Our apologies should be sincere, taking full responsibility for our actions and words, without placing blame on the child. An effective apology also recognizes the emotion and hurt experienced by the one we have wronged. Such apologies model humility as well as the proper way to apologize. As example-setters, if we apologize well, our kids will be equipped to do likewise. Most importantly, our apologies will lead to greater trust and safety within the relationship.
- Curiosity. In our prideful attitudes, we assume we know it all. But a humble attitude makes the opposite assumption- that we have much to learn. And when it comes to our kids, we will always be learning! While we may (and do!) know much about our kids’ strengths, weaknesses, attitudes, and demeanors, we cannot truly know everything about them. This is why it’s so important that as parents, we stay curious.
Being a curious parent means holding a genuine interest in what our kids think and feel. It means caring about how they see themselves and how they interpret the world around them. To be sure, these kinds of conversations take intentionality and time on our part. But when we invest in these conversations- when we ask questions and attentively listen to their responses- we build connection.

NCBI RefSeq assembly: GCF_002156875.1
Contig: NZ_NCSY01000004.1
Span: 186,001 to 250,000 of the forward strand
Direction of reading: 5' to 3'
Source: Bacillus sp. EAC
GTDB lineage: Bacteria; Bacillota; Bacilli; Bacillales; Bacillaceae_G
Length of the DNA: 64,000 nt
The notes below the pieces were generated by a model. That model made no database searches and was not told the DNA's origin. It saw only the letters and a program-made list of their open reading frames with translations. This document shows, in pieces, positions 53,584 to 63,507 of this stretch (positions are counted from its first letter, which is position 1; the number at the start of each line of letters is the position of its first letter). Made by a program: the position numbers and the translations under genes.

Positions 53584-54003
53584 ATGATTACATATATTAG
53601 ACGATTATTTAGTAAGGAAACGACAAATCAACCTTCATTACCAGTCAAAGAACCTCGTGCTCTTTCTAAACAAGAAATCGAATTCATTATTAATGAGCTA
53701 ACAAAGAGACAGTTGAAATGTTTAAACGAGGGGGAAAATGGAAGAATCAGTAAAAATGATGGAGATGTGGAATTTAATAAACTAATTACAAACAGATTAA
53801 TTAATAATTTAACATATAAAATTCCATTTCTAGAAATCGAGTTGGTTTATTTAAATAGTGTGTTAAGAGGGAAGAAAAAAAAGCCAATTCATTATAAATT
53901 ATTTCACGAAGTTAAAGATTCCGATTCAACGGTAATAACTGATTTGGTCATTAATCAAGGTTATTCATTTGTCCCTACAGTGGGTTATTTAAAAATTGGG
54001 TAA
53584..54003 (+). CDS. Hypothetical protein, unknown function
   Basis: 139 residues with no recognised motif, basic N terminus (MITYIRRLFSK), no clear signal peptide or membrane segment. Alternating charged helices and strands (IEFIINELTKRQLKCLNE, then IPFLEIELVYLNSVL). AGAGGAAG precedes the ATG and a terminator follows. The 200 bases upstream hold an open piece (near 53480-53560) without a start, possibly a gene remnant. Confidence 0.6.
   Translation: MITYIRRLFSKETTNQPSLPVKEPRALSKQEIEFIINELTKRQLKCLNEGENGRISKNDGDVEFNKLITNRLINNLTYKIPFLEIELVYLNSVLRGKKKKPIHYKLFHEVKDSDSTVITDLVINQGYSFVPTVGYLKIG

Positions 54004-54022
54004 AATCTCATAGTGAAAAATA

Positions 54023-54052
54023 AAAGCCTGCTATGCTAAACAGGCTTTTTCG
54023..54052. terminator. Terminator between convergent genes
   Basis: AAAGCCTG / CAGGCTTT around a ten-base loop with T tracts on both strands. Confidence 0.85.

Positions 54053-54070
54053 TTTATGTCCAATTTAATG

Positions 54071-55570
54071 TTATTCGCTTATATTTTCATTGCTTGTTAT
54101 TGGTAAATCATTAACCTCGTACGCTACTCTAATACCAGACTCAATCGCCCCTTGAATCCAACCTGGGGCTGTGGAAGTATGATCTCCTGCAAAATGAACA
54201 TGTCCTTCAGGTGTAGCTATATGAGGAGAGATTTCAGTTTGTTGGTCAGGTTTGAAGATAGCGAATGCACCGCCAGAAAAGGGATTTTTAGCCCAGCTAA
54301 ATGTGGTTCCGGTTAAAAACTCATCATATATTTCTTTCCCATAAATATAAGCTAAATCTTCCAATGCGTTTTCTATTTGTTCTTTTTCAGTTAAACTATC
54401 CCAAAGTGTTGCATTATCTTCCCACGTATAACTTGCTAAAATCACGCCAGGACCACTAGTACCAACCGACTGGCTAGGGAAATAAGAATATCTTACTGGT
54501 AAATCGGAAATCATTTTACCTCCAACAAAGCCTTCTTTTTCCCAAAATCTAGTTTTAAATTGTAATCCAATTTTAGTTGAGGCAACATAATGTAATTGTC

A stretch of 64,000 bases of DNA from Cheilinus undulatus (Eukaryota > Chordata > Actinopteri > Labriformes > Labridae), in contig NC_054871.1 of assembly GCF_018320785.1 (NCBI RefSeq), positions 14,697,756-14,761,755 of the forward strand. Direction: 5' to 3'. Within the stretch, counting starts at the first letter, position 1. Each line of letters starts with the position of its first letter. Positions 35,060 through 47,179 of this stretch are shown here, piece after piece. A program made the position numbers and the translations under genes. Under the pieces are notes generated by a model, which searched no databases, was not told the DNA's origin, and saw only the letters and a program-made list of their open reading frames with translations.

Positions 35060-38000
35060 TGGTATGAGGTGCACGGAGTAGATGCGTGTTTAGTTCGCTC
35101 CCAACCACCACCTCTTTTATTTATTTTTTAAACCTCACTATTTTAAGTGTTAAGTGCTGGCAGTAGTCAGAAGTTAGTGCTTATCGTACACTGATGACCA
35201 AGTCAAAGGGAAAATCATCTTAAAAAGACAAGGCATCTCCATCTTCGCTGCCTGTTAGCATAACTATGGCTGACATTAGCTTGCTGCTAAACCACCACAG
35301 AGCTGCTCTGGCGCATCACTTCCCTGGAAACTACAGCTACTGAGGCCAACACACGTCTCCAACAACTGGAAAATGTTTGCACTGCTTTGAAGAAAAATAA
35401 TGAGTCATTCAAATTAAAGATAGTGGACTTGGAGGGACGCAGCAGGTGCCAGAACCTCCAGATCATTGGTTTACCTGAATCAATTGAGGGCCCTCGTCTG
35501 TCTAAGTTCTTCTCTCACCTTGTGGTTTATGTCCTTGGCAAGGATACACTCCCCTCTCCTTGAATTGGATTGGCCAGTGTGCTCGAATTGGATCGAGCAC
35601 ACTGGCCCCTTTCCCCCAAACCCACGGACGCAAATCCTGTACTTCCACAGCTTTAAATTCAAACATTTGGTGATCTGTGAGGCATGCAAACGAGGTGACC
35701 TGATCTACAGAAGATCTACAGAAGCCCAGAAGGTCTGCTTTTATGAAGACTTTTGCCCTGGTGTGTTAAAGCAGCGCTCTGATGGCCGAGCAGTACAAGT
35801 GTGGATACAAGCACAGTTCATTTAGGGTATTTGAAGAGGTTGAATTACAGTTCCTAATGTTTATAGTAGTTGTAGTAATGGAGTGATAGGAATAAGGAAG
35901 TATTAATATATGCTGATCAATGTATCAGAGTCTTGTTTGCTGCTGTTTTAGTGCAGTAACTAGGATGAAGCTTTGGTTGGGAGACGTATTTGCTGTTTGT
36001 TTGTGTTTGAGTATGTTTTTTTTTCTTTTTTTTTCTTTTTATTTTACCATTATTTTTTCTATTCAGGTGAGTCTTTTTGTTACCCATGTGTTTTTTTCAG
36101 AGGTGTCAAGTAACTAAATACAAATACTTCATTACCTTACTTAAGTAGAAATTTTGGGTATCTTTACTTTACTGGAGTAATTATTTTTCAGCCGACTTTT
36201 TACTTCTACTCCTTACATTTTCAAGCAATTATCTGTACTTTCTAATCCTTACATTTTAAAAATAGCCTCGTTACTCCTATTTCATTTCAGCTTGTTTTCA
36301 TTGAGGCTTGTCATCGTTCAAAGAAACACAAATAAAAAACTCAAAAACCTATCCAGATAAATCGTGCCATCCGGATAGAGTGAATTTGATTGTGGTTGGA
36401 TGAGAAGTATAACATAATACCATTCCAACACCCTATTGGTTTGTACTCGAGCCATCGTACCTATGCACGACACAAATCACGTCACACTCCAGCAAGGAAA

With humility, let’s be mindful to engage our kids in meaningful conversation. Whether about school, world events, their interests, or friends, we can ask questions without assuming we already know their answers. One last encouragement: if you haven’t already, please consider making topics related to faith and the Bible a regular part of your conversations. This is a fantastic way for both you and your child(ren) to grow in your walk with God and in your relationship with one another.